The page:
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How can teachers include gender in a high school history class? As history and education scholar Tadashi Dozono writes, in practice it often means including units or projects about women. But, he writes, this can reinforce the idea of men as the default actors in history and also lead students to believe that all cultures have had the same ideas of binary gender that they see around them.

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Dozono describes ways he and his colleagues at a New York City public high school have tried to take a different path. For example, in teaching about pre-Columbian cultures in Latin America, Dozono and a fellow teacher look at muxes, third-gender people of Juchitán, Mexico. The lesson addresses how European colonizers destroyed Indigenous conceptions of gender, and how some in the region have worked to maintain and revive this aspect of their culture.

The classes also consider other nonbinary genders such as hijras in India who dedicate themselves to the goddess Bedhraj Mata. Citing anthropologist Gyatri Reddy, Dozono writes that “hijra” as a term is not necessarily comparable to “man” or “woman.” Instead, it’s an identity that exists within specific religious, economic, political, and social contexts quite different from the ones to which his students are accustomed.

“Teaching about gender and hijras in India then becomes not some one-off lesson, but an opportunity to deepen students’ holistic understanding of how social systems are always intertwined and interdependent,” he writes.

Dozono suggests that a teacher could ask students not just what they understand about hijras but also what they realize they can’t understand. They could then have the students reflect on ways the binary gender system as it exists in their own society might seem strange to someone from a different culture.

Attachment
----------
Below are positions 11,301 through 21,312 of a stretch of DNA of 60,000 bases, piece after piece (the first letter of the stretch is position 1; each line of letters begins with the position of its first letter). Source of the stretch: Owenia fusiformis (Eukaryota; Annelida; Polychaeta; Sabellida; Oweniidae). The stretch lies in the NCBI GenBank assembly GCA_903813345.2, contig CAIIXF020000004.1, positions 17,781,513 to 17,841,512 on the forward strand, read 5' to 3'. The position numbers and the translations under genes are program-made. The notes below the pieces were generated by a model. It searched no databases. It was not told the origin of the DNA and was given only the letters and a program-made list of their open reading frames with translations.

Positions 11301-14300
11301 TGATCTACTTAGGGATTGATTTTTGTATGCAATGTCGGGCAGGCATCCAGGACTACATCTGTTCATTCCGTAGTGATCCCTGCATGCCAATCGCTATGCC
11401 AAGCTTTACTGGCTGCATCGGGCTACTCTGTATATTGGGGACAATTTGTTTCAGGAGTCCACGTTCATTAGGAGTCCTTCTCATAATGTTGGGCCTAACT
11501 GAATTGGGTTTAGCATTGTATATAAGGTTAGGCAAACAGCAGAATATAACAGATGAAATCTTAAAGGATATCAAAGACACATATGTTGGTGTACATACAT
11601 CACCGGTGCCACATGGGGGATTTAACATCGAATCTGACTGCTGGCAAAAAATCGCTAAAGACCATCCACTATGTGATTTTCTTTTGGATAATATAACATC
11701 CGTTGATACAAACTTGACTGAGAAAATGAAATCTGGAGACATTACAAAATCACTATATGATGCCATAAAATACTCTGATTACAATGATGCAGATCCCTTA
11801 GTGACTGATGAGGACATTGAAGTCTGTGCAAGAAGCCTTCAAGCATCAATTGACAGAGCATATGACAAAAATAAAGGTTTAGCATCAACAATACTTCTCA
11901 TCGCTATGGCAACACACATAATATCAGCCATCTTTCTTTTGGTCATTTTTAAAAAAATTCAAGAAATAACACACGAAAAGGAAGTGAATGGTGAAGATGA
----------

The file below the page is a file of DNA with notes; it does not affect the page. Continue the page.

These kinds of lessons can help students gain a new perspective on their own cultures, he writes, helping to “make the familiar strange and the strange familiar.” They can shine light on gender categories and rules that we often take for granted.

Dozono acknowledges that many people want to search history for “a past that legitimizes marginalized peoples in the present.” But it’s impossible to locate a timeless or mythic LGBTQ identity. Instead, he suggests reckoning honestly with the complexity of gender in the past. He points to the example of Queen Hatshepsut, who was depicted in ancient Egyptian sculpture with the beard of a pharaoh—a masculine-gendered symbol of power. Another challenging example is the “sworn virgins” of the Balkans, people born as girls who take on a male identity early in life. Unlike with trans men in the US, this is not understood as a matter of an inherent individual identity but of economic necessity: In a patriarchal culture, someone must take a male role as head of the family.

Ultimately, Dozono concludes, these kinds of history classes should “alienate students in productive ways from what they assume to be natural and universal,” helping to show them “that we live in our own strange times, our own particularity and peculiarity.”

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The History Teacher, Vol. 50, No. 3 (May 2017), pp. 425–447
Society for History Education